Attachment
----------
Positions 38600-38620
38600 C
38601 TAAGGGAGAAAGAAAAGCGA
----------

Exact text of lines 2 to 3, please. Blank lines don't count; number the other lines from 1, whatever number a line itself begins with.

38600 C
38601 TAAGGGAGAAAGAAAAGCGA